Character of Jesus 29

The Character of Jesus 29

Matthew 9:18 – 34, Mark 5:22 – 43, Luke 8:41 – 56

Jairus’ Daughter, an Invalid Woman, and Some Blind Men

  • Following the Matthew account
  • Characteristic: Responding to faith
    • (18 – 19)  Not inconvenienced
      • The account begins while Jesus and company were dining at Matthew’s house.
      • (18) Mark and Luke record that the daughter may not yet be dead, but very nearly.
      • Jesus arose immediately (19), then delayed (20 – 22) by helping the afflicted woman.
    • (20 – 22)  But responding to a need was not single-minded
      • Mark and Luke include the details that the woman had spent years and all her funds with physicians, and that Jesus felt power go out of Him when the woman touched Him, so He stopped to inquire who it was.  The disciples were incredulous that He asked, “Who touched Me?” while He was being jostled by the crowd.
      • In the Luke account, Jesus made a point to comfort the parents of the girl, perhaps because of the delay, but certainly because everyone else at the house knew the girl was dead and had no expectation of resurrection.
    • (23 – 26)  No need for manufactured notoriety.  It will come soon enough.
      • (24)  Jesus used the same play on words in John 11:11 – 15.
      • The daughter would have been buried by sundown.
      • (26)  Mark included the words of Jesus to the girl in Aramaic.  Mark and Luke provide the Greek words plus that Jesus said to feed her immediately and admonished them to tell no one.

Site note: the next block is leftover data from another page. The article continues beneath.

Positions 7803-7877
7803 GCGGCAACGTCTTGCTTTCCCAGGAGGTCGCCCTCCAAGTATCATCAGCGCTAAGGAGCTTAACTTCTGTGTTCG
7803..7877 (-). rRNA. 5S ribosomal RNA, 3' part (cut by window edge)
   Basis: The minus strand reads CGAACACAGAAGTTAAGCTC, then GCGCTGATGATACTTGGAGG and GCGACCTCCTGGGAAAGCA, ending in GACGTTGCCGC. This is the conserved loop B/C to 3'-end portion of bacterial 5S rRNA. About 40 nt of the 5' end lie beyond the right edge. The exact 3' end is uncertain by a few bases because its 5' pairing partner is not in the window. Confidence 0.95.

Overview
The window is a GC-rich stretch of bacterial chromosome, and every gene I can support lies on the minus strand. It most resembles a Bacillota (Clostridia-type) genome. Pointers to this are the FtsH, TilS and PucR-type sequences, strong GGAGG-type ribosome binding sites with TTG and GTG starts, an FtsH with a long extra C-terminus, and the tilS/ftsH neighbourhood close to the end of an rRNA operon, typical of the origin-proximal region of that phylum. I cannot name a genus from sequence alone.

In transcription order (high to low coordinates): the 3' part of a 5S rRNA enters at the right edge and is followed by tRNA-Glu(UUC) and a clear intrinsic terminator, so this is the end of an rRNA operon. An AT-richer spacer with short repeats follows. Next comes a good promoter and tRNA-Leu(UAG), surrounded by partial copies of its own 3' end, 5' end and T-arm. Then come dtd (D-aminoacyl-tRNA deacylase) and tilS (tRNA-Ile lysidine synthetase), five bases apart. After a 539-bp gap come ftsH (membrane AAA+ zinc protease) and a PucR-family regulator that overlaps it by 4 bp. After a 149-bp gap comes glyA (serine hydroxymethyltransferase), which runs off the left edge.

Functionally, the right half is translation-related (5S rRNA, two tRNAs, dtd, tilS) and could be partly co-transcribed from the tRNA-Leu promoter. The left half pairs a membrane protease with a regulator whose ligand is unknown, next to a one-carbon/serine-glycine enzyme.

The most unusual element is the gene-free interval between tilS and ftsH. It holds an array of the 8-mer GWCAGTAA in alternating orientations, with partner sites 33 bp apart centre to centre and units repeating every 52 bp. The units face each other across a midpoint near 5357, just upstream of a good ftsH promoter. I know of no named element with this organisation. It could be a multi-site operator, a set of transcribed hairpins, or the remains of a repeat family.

• (27 – 31)  The nature of mercy: fixing the root problem
      • The blind men knew the definition of mercy.
      • A very similar healing is recorded in Luke 18:35 – 43, but in a different location and in view of many.
      • Again, Jesus wanted to keep this quiet
    • (32 – 34)  Those lacking faith reject evidence
      • The open-minded were astonished
      • The same accusation (of being in league with the devil) had been made in Luke 11:14 – 26.
  • Application: Responding to faith
    • Do we feel inconvenienced by the needs of the faithful?
      • How much faith?
      • Their present need probably lowers their faith.
    • Do we limit our focus to the task at hand or to we “go with the flow,” also recognizing the added stress to the recipient?
      • Likely to be easily rattled.
      • Encouragement along the way is probably needed.
    • Do we limit notoriety, avoid notoriety, or seek notoriety?
      • The beyond-human-ability efforts will come out.  Let it happen naturally.
      • Expending effort on being anonymous is wasteful.
    • Do we treat symptoms or root causes?
      • Guide those needing help to identify those root causes.
      • Remind others of the role of faith, especially because they probably are not thinking clearly in the moment.
    • Do we allow our efforts to be derailed by the unreasonable responses of the unbelieving?
      • “That can never work” is a teachable moment.
      • As in Luke 11, confront irrational accusations with logic.